Even before the campaign for Proposition 209 began two years ago, it was a foregone conclusion that divisiveness would be the result of the electoral battle over the measure, which bans affirmative action in state programs. Now, as Proposition 209 is transforming everything from university enrollments to public works contracts, "The Color Bind" examines how this radical proposal became state law.
But it did not have to be so vicious, so destructive to a state where race relations are always teetering on the edge of confrontation, a place where many ethnic groups must live and work together. The campaign was nasty because nastiness suited the purposes of Democratic and Republican strategists. More interested in getting out the vote for 1996 presidential, congressional and legislative elections than they were in promoting racial peace in California, they pounded away with inflammatory commercials.
A description of this exercise in cynicism is one of the most interesting revelations in "The Color Bind," a carefully reported and clearly written account of one of the state's most important recent political campaigns. Lydia Chavez, a former Times reporter who teaches at UC Berkeley's School of Journalism, has produced a model of political reporting in a time when political campaigns, with their hype and phony commercials, have become increasingly difficult for journalists to follow.
She did it the old-fashioned way. Armed only with curiosity and a strong sense of fairness, Chavez asked the right questions, interviewed all the sources, read all the documents and memorandums and came up with an invaluable account of voter initiative politics as practiced in the '90s.
Chavez, as she admits, is a beneficiary of affirmative action. "I continue to see the importance of affirmative action for all of the students I teach," she says. "There are, however, many books that argue for or against affirmative action. This is not one of them. . . . Instead, in writing this book, I wanted to understand why a linchpin of the civil rights movement became unpopular and politically vulnerable."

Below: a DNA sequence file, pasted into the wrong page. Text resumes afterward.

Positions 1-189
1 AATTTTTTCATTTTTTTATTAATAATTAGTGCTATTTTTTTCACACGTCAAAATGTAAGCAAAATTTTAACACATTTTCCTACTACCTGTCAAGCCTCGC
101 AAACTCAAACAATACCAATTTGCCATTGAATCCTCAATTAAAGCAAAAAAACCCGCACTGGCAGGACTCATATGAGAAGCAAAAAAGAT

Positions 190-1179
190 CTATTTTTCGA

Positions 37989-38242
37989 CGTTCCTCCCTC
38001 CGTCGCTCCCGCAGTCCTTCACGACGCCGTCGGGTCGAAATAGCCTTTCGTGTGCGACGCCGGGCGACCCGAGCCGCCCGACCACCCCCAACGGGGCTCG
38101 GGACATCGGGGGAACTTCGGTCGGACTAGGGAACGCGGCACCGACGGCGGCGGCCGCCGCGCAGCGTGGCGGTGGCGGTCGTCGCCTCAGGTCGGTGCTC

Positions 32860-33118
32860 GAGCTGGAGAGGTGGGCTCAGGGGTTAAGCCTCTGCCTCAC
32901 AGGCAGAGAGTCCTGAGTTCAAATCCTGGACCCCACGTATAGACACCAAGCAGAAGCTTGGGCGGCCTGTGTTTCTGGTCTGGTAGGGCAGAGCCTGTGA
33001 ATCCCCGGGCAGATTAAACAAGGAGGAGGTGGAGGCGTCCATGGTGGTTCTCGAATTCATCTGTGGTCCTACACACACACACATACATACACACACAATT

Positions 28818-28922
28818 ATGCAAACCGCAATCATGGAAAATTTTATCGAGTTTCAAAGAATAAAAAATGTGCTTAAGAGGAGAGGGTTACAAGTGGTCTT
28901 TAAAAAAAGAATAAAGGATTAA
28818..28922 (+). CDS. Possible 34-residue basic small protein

And she wanted to show the inner workings of the ballot measure campaign, a political tactic that now dominates California policymaking. Her book accomplishes this, revealing the feuds, the alliances, the courage, cowardice and heartbreak that make political campaigns incomparable dramas.
Proposition 209 was written by two obscure San Francisco Bay Area academics who believed that state affirmative actions discriminated against white males and were hurting their careers. Glynn Custerud and Thomas E. Wood resembled, as Chavez notes, "the kind of citizens California Gov. Hiram Johnson of the Progressive Party had in mind in 1911" when he gave the state the initiative. That section of the state constitution invests citizens with the power to enact laws by collecting enough signatures to put a measure on the ballot and persuading their fellow Californians to vote for it.
These two amateurs came up with a strategy that was crucial to Proposition 209's victory. Wood studied polls and concluded that, although voters tended to support affirmative action, they strongly opposed quotas and preferences. The two men also studied an important case, the U.S. Supreme Court's Weber decision, in which Justice William J. Brennan ruled that although the 1964 Civil Rights Act permitted affirmative action, it also bars the government from requiring employers to give preferential treatment.
Preferential treatment, rather than affirmative action, was the target of Proposition 209, which its authors called the California Civil Rights Initiative. It said California state and local governments are forbidden from using "race, sex, color, ethnicity or national origin as a criterion for either discriminating against or granting preferential treatment" in government operations. The words had the solid, positive ring of a law that would ban discrimination and sound sympathetic to the civil rights movement.
No matter how hard opponents of Proposition 209 tried, they were never able to overcome the positive tone of these words. Nor could they contend with the weight given 209 by the chairman, Ward Connerly, an African American. "Even if the great majority of African Americans opposed Proposition 209, Connerly's black face blunted charges that the initiative was inspired and driven by white males," writes Chavez. "He gave whites looking for solace the embrace of a successful black American."